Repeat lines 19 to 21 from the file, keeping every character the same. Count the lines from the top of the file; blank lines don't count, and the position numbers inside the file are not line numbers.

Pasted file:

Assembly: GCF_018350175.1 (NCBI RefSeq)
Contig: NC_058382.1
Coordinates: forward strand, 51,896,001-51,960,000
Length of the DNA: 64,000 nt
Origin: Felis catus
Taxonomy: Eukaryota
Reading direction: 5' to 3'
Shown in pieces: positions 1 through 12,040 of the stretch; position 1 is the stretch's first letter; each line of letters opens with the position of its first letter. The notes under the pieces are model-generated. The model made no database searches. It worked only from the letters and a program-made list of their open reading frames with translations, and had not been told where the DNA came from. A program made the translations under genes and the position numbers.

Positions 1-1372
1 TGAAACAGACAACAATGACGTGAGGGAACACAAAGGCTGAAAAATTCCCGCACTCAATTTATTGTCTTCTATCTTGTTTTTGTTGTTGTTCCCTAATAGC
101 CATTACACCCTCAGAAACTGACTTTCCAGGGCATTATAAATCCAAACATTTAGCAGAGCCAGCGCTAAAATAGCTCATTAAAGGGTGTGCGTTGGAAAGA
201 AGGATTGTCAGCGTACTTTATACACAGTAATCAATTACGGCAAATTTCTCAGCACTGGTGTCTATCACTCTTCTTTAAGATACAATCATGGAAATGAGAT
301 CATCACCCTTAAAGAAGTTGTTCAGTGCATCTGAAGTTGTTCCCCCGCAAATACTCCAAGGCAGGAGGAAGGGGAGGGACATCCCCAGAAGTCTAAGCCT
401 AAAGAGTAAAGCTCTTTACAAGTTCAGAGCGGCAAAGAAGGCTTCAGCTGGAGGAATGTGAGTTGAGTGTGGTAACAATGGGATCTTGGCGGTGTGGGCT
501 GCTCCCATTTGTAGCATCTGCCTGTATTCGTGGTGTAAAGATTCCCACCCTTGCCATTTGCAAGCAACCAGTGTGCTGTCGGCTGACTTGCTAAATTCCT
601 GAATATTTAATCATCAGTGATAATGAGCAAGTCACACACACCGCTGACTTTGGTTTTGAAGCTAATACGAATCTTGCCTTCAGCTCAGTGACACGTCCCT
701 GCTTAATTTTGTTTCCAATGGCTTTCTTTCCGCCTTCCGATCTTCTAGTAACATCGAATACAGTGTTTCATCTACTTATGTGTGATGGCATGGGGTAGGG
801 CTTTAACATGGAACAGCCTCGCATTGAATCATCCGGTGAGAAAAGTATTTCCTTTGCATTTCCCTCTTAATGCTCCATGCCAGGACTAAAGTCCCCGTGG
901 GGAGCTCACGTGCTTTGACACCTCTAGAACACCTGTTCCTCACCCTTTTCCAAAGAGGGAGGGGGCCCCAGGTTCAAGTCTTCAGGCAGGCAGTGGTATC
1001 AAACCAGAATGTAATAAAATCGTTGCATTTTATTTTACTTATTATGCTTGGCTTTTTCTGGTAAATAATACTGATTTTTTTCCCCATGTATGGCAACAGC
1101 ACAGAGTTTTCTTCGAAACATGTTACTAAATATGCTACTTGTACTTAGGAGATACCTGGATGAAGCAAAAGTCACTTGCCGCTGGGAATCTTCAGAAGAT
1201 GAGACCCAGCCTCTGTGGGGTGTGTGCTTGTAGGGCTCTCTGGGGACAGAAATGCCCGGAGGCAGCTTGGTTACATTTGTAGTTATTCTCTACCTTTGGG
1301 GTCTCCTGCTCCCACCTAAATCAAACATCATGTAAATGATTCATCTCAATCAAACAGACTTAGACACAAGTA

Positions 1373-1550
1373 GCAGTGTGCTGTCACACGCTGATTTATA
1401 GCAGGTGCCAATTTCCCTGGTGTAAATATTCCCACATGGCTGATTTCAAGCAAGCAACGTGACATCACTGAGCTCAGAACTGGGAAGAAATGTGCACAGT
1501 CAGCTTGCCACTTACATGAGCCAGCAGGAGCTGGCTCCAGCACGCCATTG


901 GGAGCTCACGTGCTTTGACACCTCTAGAACACCTGTTCCTCACCCTTTTCCAAAGAGGGAGGGGGCCCCAGGTTCAAGTCTTCAGGCAGGCAGTGGTATC
1001 AAACCAGAATGTAATAAAATCGTTGCATTTTATTTTACTTATTATGCTTGGCTTTTTCTGGTAAATAATACTGATTTTTTTCCCCATGTATGGCAACAGC
1101 ACAGAGTTTTCTTCGAAACATGTTACTAAATATGCTACTTGTACTTAGGAGATACCTGGATGAAGCAAAAGTCACTTGCCGCTGGGAATCTTCAGAAGAT